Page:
Big thanks to everyone who entered the RTT Collaborative’s 2022 Photo Contest!! There were so many lovely submissions, and we had a difficult time picking through the talent to pick the few winners. That being said, we’re extremely proud of the five selections who won the contest this year. View them below, and keep an eye out for next year’s photo contest announcement this summer.
What does rural education look like?
Aaron Cain, Salt Lake, Utah
“While on a rotation at the Utah Poison Control Center, I was able to take consults for patient’s all-over rural Utah. While the poison center was in Salt Lake City, it was a short drive to get out of the city to rural Utah. Often many of the patients we were consulting for needed to be transferred to be able to receive the level of care that they needed. Sometimes that even meant transferring them to another state because we did not have the capacity to care for them due to COVID-19 patients in our intensive care units. This brought a new perspective for me and being able to use the resources that you have in the emergency department because when you are in the community you often do not have the levels of care that major academic centers have. I was able to reflect on these experiences and be thankful for the transferring process when I was on a hike in the mountains of Utah for just how remote things can get in the western states. This is similar to rural medicine because you can only use the tools at your disposal and sometimes you need to get creative for your patients.”
“Seeing Rural from a Different Perspective”
Yunus Tekin, Roswell, NM
“Completing medical school rotations in a rural and underserved community has been the most rewarding experience of my life. I have had the opportunity to speak and get to know my community members in their best and most difficult moments. The people of Roswell are hardworking, friendly, and emphasize family and community above all else. As my education progresses, Roswell feels more like home by the day. Through patient encounters and volunteering events, I have begun to understand the struggles the community faces, and I hope to one day play a role in alleviating them. Patients traveling more than three hours to seek medical care from specialists is a challenge people in rural areas endure. To help address the health care shortages Roswell faces, my classmates and I have started a youth medical explorers program. We have been mentoring and providing hands on medical immersion to local high school students with the hopes of inspiring the next generation of health care workers in the region. I am hopeful that by directly meeting the people of Roswell and cultivating lasting relationships, I will be able to lighten some of the burdens people encounter regarding barriers to their care.
The generosity and kindness people have shown me here was showcased when I was invited onto a hot air balloon. Only in a rural setting do you get the once in a lifetime opportunity to experience a breathtaking view of the region.”
“The Reality and the Joy of Rural Practice”
Mykayla Vollmer, Winner, SD
“This photo represents my view every time I stepped out the door to report to the hospital. No matter how busy I was, I always took a moment to appreciate this scene. Even on the longest days, when you are filled with the heartache of losing a patient, when you have to tell a mother that she lost her child, or when you see someone’s life change in an instant, I could always rely on this simple beauty. Rural medicine is challenging, raw, and consuming—however, you can always find joy in your community. For me, this joy was right outside my doorstep.”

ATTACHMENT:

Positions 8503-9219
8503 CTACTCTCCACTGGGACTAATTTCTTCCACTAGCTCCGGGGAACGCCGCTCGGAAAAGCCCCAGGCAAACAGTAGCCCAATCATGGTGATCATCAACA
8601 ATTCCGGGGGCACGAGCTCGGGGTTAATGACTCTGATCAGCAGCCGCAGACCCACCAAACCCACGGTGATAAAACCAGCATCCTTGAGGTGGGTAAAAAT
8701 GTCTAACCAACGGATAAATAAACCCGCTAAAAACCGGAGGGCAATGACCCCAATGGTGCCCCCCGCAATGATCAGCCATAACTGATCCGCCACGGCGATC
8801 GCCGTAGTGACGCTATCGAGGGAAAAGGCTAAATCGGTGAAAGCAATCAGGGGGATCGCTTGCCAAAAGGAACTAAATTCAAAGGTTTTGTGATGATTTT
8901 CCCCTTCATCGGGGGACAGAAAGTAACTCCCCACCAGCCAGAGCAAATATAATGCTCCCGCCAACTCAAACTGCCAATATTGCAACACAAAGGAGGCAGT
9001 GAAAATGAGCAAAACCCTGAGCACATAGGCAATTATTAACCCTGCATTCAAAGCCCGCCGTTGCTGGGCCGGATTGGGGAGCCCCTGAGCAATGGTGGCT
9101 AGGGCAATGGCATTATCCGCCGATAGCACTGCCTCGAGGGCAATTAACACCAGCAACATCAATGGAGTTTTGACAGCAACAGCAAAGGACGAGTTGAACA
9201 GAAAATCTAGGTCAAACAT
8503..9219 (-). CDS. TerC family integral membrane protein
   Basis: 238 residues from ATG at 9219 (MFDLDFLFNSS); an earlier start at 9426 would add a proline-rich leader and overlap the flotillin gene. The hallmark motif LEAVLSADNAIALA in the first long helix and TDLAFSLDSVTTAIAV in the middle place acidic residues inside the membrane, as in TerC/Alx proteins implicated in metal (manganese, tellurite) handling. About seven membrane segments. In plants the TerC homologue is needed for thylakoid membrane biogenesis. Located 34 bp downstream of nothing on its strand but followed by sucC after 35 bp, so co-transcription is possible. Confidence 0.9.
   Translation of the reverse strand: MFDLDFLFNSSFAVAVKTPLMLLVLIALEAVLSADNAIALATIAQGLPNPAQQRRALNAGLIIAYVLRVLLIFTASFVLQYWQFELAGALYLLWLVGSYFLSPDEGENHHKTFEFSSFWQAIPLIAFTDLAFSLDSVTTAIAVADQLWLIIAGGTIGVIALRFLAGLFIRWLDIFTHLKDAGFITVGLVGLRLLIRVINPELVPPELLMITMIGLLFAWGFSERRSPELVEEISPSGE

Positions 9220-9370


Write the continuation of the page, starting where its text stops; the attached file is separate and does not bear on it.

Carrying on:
“Opportunity for Growth”
Danielle Smith, Mendocino County, California
This photograph was captured in Montgomery Woods State Nature Reserve in Mendocino County, California. Here, among the redwoods, I participated in team-building exercises with six other brand new residents. I chose to pursue rural family medicine because I wanted to challenge myself to grow as much as possible during my residency. As I looked up, I thought how fitting it was, to start off my journey surrounded by these incredible trees that reach towards the sky.
“Broad Scope of Medical Student Training – Even in COVID”
Carl Lang, Sioux Falls, SD
I attend the University of South Dakota Sanford School of Medicine, which has a unique rural training program in which students spend their third year of medical school learning from rural physicians. My classmate Riley Schaap and I were selected for this program and placed in Winner, South Dakota. We shared many fantastic experiences in the clinic, hospital, ER, OR, and labor and delivery. The photo above in the hospital was taken in the ER. We saw many patients in the ER during our time and learned hands-on skills like suturing, splinting, and CPR. The stakes were high during our time as COVID was rampant in the community, but we were honored to serve the community of Winner.
Despite staying very busy in the clinic and hospital, we managed to find hobbies we love in rural South Dakota. Fishing was our favorite pastime. We bought a boat together and embarked on fishing adventures on our days off. On the first day we took our boat on the water, we landed this amazing northern pike just before heading home. It took both of us to reel it in, but it was worth every second after we held it proudly in the boat together. Please enjoy two pictures that encapsulate our time on the plains and wards of rural South Dakota.